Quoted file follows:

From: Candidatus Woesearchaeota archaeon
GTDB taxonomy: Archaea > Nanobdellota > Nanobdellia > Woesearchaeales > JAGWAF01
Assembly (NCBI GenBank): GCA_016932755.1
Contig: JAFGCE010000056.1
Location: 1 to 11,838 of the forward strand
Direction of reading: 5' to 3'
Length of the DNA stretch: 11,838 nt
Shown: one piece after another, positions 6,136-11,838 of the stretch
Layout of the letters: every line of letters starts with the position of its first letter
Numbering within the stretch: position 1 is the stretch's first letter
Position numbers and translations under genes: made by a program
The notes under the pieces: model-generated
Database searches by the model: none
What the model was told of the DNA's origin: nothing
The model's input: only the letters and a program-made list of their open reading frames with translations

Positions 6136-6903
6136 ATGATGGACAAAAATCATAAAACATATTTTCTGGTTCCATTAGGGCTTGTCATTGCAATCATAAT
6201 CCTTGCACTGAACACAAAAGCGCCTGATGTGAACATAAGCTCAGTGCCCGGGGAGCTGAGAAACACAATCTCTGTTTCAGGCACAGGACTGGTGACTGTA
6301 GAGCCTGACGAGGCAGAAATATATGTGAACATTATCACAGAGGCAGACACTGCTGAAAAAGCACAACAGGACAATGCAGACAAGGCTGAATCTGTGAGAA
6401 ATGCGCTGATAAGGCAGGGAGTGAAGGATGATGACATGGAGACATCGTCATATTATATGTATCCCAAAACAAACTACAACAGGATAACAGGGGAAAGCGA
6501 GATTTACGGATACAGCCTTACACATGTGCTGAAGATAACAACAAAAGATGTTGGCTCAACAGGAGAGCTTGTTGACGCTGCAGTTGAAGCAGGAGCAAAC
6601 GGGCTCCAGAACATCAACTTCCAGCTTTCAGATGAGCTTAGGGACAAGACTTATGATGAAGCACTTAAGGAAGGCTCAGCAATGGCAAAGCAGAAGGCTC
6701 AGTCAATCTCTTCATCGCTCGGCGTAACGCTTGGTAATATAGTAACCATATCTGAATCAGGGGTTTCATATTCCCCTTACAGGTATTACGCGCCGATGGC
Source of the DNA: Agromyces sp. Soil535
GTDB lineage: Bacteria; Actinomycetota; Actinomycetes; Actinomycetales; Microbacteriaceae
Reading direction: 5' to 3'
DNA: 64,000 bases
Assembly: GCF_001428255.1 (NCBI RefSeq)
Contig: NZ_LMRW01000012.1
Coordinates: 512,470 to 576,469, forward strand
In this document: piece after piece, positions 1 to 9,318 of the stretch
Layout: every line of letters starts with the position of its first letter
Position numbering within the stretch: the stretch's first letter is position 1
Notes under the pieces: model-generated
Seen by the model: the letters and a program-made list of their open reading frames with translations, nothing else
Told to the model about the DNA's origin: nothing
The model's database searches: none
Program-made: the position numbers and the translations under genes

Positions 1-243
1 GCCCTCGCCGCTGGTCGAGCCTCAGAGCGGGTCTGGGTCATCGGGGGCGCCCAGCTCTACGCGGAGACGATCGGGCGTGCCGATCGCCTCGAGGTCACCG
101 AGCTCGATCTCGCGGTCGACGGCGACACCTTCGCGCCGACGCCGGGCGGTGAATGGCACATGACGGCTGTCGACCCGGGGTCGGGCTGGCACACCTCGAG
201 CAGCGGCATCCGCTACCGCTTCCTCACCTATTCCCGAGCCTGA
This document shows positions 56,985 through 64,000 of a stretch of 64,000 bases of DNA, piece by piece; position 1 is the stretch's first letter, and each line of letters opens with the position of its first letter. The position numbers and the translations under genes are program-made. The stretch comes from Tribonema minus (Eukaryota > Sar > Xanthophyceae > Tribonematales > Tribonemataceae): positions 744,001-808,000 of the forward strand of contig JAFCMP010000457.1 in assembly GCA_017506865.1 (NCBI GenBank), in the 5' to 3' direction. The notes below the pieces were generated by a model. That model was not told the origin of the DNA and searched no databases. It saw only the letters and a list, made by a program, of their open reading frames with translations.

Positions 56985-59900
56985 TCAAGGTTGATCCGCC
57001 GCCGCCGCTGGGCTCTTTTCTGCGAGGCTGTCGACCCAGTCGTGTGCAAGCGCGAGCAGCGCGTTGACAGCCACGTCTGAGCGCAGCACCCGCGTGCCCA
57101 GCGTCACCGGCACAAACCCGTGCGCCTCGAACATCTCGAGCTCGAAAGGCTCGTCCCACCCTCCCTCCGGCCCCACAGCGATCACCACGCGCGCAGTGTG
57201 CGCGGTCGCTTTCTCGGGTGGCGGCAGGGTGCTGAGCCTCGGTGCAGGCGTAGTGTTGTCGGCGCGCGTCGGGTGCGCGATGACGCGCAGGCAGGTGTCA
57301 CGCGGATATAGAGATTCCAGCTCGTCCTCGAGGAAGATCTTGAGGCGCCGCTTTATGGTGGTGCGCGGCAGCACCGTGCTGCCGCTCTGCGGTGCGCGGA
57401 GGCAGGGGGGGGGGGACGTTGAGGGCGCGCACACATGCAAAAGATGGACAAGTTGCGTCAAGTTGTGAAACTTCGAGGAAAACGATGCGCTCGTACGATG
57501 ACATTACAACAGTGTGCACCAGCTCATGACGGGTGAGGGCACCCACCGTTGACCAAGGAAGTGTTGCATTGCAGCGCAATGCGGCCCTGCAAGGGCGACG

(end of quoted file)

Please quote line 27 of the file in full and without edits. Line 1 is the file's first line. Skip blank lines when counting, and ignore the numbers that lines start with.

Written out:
DNA: 64,000 bases